Reflections from Rev. Jeanne

The past year has required each of us to make so many decisions, so many choices. Many of them have been hard decisions, some of them have been life and death decisions. In many cases we have been torn, making the “right” decision all the while not wanting to make that particular decision. Couldn’t there be another choice? This year, more often than not, the answer has been, “No.”

Jeanne Lloyd

Likewise, in the coming months, this congregation (meaning each of our members) will collectively have to make decisions about what this congregation’s priorities should be. I have for many years thought that our goals and behaviors should be to do whatever is necessary to make this wonderful, engaging, enthusiastic, life affirming congregation sustainable. Not just in terms of finances, and, also in terms of our staff and member human resources. (Sometimes, we deplete both our financial and human resources when we get ahead of our current capabilities.) In that vein, I offer you this reflection from my colleague in Maine, Erika Hewitt.

May we each learn and teach each other the art of choosing wisely because “a people; a community—is only as healthy as the boundaries it agrees to keep.”


The Golden “No” by Erika A. Hewitt

. . . A few years ago, in need of a place to live, I went to see an apartment. After showing me the space, the landlord took me outside to the porch and told me that he’d welcome me as a tenant.

“I have a couple of rules,” he advised. “No dogs, that’s the first one. And the laundry room is for tenants only, not friends or guests.” I nodded my agreement.

As he spoke, a car parked at the curb and a woman got out. “That’s the girlfriend of someone who lives on the third floor,” commented the landlord. We watched as she opened the car’s back door and removed a heaping laundry basket and a small dog. The woman, the dog, and her laundry all entered the building… even though it had just been explained to me that two of them weren’t allowed. The landlord squirmed, making no move to enforce his own rules.

I get it. I do! I get both sides of this squirmy situation: it’s a hassle to go to a laundromat (and leave your sweet furbaby at home), and we all avoid conflict a little (or a lot).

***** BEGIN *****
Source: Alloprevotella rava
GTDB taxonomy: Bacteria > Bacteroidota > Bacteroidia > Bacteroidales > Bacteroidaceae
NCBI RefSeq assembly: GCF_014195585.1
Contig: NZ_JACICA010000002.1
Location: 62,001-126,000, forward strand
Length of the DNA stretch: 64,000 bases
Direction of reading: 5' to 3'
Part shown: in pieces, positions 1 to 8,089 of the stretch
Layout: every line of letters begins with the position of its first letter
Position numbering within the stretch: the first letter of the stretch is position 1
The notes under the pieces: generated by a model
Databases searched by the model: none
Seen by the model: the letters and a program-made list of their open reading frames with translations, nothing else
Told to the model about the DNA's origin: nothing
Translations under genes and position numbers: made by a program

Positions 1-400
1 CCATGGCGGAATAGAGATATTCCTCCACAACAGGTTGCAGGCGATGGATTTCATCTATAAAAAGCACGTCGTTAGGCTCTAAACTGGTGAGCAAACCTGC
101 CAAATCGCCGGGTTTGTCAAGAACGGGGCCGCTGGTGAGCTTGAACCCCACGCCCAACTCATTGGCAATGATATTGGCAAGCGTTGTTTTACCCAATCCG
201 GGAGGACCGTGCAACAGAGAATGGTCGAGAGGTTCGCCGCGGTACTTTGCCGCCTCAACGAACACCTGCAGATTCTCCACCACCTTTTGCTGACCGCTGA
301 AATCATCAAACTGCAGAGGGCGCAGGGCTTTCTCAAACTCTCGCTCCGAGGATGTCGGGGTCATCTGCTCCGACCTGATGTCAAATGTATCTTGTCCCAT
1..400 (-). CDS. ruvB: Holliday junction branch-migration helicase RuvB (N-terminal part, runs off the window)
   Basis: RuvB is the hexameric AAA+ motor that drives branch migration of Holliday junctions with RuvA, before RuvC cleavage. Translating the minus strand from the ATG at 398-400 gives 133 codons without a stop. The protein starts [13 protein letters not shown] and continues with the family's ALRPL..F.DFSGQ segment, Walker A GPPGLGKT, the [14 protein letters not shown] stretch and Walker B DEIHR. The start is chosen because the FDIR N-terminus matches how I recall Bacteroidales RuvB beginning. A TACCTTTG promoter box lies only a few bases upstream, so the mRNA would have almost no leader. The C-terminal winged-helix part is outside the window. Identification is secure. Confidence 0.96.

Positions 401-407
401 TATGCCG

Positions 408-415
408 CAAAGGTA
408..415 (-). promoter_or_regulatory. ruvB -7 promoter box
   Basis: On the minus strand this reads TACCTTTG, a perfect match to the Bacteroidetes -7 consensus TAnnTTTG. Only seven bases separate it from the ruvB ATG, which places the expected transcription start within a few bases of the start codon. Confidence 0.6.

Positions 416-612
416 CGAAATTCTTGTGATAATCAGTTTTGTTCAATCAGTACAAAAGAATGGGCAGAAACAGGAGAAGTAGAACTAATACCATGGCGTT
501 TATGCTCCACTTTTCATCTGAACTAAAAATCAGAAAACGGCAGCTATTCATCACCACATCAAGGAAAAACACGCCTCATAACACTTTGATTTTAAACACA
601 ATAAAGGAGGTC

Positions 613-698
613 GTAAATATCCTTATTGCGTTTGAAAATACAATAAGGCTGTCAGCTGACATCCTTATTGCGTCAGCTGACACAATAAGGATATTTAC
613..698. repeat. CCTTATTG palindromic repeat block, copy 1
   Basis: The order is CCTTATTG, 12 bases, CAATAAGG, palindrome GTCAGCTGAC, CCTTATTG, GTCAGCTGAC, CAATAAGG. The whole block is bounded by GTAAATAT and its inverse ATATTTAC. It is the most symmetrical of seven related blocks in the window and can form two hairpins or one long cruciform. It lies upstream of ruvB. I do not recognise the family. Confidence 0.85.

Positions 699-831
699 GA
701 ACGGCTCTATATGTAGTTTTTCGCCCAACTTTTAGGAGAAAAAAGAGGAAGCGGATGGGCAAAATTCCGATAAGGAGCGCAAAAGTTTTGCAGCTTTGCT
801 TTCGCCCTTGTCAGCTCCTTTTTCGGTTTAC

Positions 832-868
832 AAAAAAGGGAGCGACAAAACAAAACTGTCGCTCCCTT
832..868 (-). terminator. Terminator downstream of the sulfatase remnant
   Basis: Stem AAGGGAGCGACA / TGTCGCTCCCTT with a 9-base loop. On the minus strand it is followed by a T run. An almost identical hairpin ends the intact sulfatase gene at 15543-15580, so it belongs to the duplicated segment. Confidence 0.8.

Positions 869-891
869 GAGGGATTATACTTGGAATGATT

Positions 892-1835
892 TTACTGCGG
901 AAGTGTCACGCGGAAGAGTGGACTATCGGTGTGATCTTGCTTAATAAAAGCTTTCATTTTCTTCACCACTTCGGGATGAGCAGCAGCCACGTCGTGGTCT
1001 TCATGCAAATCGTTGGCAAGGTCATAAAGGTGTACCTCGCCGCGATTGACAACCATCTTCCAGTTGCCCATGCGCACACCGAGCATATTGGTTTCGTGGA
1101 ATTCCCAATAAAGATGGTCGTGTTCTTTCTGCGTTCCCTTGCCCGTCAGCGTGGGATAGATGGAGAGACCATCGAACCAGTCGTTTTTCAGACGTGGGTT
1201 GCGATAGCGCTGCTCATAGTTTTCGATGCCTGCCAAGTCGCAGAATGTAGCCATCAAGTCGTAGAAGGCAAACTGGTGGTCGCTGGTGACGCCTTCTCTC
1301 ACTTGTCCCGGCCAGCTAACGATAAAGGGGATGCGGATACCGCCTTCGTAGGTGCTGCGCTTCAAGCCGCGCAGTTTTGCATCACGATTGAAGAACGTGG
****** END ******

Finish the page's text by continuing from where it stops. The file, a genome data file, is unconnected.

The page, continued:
I hate to be a goody-goody (actually, I’m kind of a goody-goody), but I feel disoriented when I’m in a new place or situation and can’t figure out whether the rules are real or imaginary. I don’t just mean “masks required” stores that don’t enforce the mask rule. I also mean other mixed messages sent when a boundary is accompanied by its simultaneous breaking—like when I visited an out-of-town gym right before lockdown and, while working out, noticed that underneath a sign saying “NO FOOD” someone had placed a plate of cookies.

Boundaries can be uncomfortable. Upholding boundaries? More uncomfortable. On the other hand, belonging—to an apartment building, a gym, a community, a congregation—doesn’t mean you can do anything you want.

If a boundary is important enough for you to establish, then I figure you’d best prepare yourself to name it out loud when someone violates it (even when cute dogs and cookies are involved). That accountability isn’t inherently unkind. If anything, it’s an expression of care for everyone else in the picture, because a system—a people; a community—is only as healthy as the boundaries it agrees to keep.


Trickster God who teaches us to say yes to life and yes to love, teach us also how, and when, to say no: the golden “no” that preserves boundaries in the face of mistakes and nonsense, so that [we may care for] the interdependent whole.

With love,

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